Difference between revisions of "Zero Trust Architecture"

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(Created page with "===Full Title or Meme== Zero Trust Architecture is a method that starts every interaction with no access and builds up access as the user adds proof of Identity and ...")
 
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===Full Title or Meme==
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==Full Title or Meme==
 
[[Zero Trust Architecture]] is a method that starts every interaction with no access and builds up access as the user adds proof of [[Identity]] and [[Authentication]] to meet the [[Authorization]] needs of the [[Resource]] sought by the [[User]].
 
[[Zero Trust Architecture]] is a method that starts every interaction with no access and builds up access as the user adds proof of [[Identity]] and [[Authentication]] to meet the [[Authorization]] needs of the [[Resource]] sought by the [[User]].
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==Context==
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* Traditionally user access was granted at the point where the user entered the network with a protocol like [[Kerberos]] which was developed by Project Athena at MIT to sort the various components of a Research University into buckets that could assign trust at the entry point that followed the user wherever they went inside the MIT network.
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* In [[Zero Trust Architecture]] the user is given full access to the network and then provides such attributes of [[Identity]] and [[Authentication]] as are needed at each [[Resource]] access point. In other words the Internet.
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* The prevailing sense of [[Identity]] experts, like Kim Cameron, is that the lack of an identity layer in the Internet is a defects.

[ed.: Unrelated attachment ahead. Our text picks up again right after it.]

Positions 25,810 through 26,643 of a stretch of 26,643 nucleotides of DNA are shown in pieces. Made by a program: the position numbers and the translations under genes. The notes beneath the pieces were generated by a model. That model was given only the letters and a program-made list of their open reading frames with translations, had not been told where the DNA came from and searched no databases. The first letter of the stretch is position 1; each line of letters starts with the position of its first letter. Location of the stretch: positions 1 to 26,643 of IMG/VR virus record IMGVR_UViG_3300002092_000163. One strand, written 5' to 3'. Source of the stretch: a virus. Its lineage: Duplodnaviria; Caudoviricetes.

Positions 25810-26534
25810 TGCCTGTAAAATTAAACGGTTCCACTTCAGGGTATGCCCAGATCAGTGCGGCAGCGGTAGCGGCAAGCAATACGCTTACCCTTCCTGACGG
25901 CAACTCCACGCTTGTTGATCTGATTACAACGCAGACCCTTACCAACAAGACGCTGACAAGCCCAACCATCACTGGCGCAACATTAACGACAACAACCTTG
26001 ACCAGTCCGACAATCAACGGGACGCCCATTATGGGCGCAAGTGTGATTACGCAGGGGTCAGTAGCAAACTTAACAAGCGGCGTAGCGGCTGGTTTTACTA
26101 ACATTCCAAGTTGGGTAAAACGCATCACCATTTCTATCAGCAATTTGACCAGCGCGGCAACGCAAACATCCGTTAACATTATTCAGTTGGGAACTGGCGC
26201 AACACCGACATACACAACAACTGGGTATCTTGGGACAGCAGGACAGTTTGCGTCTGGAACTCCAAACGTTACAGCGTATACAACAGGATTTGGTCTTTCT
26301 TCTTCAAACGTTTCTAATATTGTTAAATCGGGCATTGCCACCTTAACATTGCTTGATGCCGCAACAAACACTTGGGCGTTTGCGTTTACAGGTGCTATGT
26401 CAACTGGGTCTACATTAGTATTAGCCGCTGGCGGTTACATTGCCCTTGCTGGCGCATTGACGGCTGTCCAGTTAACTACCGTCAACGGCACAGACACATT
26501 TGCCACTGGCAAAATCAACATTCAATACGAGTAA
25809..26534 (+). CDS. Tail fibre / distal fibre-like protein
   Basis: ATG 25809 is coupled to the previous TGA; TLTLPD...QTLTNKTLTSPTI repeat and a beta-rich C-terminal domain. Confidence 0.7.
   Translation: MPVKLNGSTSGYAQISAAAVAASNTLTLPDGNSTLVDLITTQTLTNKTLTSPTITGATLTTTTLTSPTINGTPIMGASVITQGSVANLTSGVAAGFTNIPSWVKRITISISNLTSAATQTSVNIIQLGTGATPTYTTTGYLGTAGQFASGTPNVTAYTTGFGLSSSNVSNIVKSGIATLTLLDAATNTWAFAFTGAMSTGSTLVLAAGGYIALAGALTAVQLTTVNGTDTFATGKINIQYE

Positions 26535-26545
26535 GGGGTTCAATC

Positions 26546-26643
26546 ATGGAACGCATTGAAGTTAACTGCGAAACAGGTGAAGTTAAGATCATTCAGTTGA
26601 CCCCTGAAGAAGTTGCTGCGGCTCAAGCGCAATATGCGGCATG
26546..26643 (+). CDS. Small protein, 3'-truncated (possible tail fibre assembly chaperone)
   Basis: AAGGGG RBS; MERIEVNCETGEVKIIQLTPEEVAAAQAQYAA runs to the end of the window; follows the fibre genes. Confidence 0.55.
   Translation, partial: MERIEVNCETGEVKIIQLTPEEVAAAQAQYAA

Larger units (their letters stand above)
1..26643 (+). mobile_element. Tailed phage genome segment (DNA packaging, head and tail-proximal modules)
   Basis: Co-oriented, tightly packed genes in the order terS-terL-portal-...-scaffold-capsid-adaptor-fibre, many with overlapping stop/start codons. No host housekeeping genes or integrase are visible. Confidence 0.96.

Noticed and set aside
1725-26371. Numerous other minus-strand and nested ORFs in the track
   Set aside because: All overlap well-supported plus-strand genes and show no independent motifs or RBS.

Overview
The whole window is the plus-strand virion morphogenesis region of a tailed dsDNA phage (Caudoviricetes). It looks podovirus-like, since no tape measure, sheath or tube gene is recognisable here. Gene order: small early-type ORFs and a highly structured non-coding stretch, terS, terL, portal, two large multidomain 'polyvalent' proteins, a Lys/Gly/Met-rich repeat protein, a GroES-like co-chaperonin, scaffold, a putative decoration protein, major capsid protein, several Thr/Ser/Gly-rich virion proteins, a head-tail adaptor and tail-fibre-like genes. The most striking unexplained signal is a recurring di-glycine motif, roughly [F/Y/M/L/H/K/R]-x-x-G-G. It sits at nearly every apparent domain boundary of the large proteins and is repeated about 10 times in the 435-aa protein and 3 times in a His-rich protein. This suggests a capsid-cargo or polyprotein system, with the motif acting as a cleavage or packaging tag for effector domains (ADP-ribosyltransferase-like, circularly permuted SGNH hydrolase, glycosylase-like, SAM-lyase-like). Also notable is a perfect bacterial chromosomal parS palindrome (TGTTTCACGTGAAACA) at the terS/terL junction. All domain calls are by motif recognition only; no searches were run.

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* In other words, all existing methods focus on access to [[Resource]]s rather than on [[User Experience]].
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==Problems==
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* Users have a low level of tolerance for any continued process of Identifying and Authenticating.
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* The US NIST has somehow convinced people that a [[Zero Trust Architecture]] is possible with a good [[User Experience]].<ref>NIST</ref><blockquote></blockquote>
  
 
==References==
 
==References==
  
 
[[Category: Glossary]]
 
[[Category: Glossary]]

Revision as of 09:29, 3 January 2021

Full Title or Meme

Zero Trust Architecture is a method that starts every interaction with no access and builds up access as the user adds proof of Identity and Authentication to meet the Authorization needs of the Resource sought by the User.

Context

  • Traditionally user access was granted at the point where the user entered the network with a protocol like Kerberos which was developed by Project Athena at MIT to sort the various components of a Research University into buckets that could assign trust at the entry point that followed the user wherever they went inside the MIT network.
  • In Zero Trust Architecture the user is given full access to the network and then provides such attributes of Identity and Authentication as are needed at each Resource access point. In other words the Internet.
  • The prevailing sense of Identity experts, like Kim Cameron, is that the lack of an identity layer in the Internet is a defects.
  • In other words, all existing methods focus on access to Resources rather than on User Experience.

Problems

  • Users have a low level of tolerance for any continued process of Identifying and Authenticating.
  • The US NIST has somehow convinced people that a Zero Trust Architecture is possible with a good User Experience.[1]

References

  1. NIST